Ayanda Mangxaba shows some of the toilets choked with filth in Site B, Khayelitsha. Photo: Vincent Lali
Toilets are choked with filth in Site B, Khayelitsha, despite the City of Cape Town’s pledge to clean them up. Toilets in RR section are overflowing with faeces, and many have no doors, seats or cisterns. Residents say some blocks of toilets haven’t been cleaned in a year, and some not for almost two years.According to community leader Eddie Nogwaxa, Mayor Dan Plato promised to get companies to clean and repair the dirty and damaged toilets when he conducted an impromptu walkabout in RR section on 8 June. But there has been no sign of the City since.
“Dan Plato came to hand over a soup kitchen, but I and other community leaders asked him to look at our toilets and help us,” said Nogwaxa. “After we showed him all the dirty and damaged toilets, he promised to send a cleaning company to remove all the dirt in our toilets within two weeks.”
Nogwaxa said that Mayor Plato also promised to send another company to fix damaged doors and reinstall missing cisterns, toilet bowls and doors. “We are worried that when his term ends after the local government elections, we will have to inform a new mayor about the toilets and he or she will also need time to repair them.”
“I and the residents are disappointed that he has not kept his word because we were hopeful that he would help us after he witnessed the shockingly unhygienic condition of our toilets.”
Responding to questions from GroundUp, Mayor Dan Plato said, “The information was previously shared with the service provider following the visit to RR-section. We will follow-up to ensure it is attended to.”
Community leader Zoliswa Mdletye said she relieves herself in a grubby and blocked toilet nearby.
“I clean the dirty toilet bowl … and every time I do so I remember that I’m a worthless, poor shack dweller,” she said.She and 12 families with whom she shares a toilet are struggling to find a hygienic place to relieve themselves.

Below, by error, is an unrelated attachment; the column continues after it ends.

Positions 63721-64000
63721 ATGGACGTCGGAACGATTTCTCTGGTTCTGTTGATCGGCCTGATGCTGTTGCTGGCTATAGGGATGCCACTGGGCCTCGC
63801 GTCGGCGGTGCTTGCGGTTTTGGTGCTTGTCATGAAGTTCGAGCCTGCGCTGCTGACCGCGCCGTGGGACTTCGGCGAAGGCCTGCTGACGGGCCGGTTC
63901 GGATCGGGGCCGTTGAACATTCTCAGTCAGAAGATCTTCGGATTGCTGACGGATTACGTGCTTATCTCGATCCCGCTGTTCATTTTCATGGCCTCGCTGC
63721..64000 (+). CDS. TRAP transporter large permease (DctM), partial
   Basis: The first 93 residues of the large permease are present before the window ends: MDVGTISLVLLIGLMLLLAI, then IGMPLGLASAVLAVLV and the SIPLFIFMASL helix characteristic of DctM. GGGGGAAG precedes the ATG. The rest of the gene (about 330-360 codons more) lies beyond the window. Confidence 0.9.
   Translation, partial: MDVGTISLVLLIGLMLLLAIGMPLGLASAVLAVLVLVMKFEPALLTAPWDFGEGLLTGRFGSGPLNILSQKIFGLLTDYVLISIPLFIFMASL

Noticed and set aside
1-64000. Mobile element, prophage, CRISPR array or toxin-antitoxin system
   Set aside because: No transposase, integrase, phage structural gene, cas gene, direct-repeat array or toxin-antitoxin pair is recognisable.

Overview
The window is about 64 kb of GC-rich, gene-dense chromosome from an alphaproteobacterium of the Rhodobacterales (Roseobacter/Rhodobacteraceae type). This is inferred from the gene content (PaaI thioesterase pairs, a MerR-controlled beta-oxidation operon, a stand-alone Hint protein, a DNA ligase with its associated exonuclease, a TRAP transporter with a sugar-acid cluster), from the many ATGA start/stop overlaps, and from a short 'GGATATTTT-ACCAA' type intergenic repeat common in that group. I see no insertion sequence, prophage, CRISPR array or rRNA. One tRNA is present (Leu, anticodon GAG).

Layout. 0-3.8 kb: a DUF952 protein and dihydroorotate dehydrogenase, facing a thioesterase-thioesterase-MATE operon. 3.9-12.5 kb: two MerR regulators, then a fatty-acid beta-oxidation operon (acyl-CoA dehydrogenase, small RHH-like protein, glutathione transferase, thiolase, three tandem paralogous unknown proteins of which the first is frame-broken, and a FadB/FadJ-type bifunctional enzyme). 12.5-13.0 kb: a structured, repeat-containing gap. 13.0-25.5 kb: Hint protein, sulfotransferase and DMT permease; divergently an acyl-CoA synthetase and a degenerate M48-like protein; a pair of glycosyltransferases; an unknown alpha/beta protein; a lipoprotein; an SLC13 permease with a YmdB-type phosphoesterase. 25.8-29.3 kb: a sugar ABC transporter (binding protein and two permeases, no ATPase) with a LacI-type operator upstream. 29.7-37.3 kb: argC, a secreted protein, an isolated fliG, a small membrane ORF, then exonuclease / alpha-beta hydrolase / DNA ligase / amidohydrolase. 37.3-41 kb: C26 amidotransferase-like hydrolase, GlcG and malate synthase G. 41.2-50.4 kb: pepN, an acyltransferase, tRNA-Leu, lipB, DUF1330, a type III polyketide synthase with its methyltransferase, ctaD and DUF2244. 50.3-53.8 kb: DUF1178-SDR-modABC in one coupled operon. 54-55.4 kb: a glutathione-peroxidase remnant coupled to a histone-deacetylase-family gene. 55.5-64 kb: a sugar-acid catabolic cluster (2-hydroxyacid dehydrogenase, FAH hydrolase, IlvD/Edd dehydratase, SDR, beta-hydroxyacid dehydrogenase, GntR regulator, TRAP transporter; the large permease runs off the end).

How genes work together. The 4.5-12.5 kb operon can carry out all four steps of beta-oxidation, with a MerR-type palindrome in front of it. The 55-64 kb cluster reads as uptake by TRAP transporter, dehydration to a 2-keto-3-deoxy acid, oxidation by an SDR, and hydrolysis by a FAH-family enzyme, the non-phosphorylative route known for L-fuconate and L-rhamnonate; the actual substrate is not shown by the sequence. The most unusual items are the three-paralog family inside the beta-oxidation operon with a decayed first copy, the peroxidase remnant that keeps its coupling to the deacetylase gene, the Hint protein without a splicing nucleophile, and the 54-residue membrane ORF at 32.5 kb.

Local resident Ayanda Mangxaba said only one of the three toilets beside his shack were usable while others have been dirty and damaged for almost two years. A fourth toilet fell to the ground because City plumbers never put it up properly, he said.
Mangxaba said; “Since the toilets arrived, they never flushed as the pipes sending water to the cisterns were damaged. Janitors don’t clean them.”
Siphokazi Mzileni said toilets located near her shack don’t flush either. “You have to bring along a bucket and collect water from a nearby tap to flush before you relieve yourself. Sometimes the tap doesn’t produce water and you can’t flush your faeces down the toilet,” she said.
Bongeka Fotoyi, who started to work as a janitor in the area on 2 June, said she and other janitors don’t clean the blocked and damaged toilets.
“The toilets are extremely dirty. We can’t deal with faeces without being inoculated first,” she said.
Mdletye said, “The janitors fear for their health, but they work because they are desperate to get money to support their families.”
Response from the City
Mayco Member for Water and Waste Alderman Xanthea Limberg said on the weekend of 17 and 18 July the City’s Informal Settlement Basic Services Branch attended to the toilets with the broken cisterns.
“The missing and/or damaged doors will be replaced as soon as the ordered stock has been received. There is currently a shortage of parts and equipment such as doors. Since the start of the Covid-19 pandemic, there have been delays in the shipment of equipment and building material and Cape Town is no exception,” said Limberg.
“The City has been cleaning toilets in RR for the past two years. The City provides a top-up janitorial service and increased services have been provided since the beginning of lockdown as part of the City’s Informal Settlements Covid-19 temporary emergency services programme.
“Recently, janitors have objected to cleaning the toilets on the grounds of not having received inoculation. Inoculation is scheduled for August.
“Wherever possible the City will attempt to inoculate workers before taking up their duties, however high numbers being recruited and limited capacity for inoculation can make this challenging at times.”
Limberg said, “Janitors will be engaged and advised that they are still required to clean toilets while waiting for inoculation to take place. Supervisors of RR Section have been advised to inform janitors of the planned inoculation dates and that they should continue attending to the cleaning of the toilets.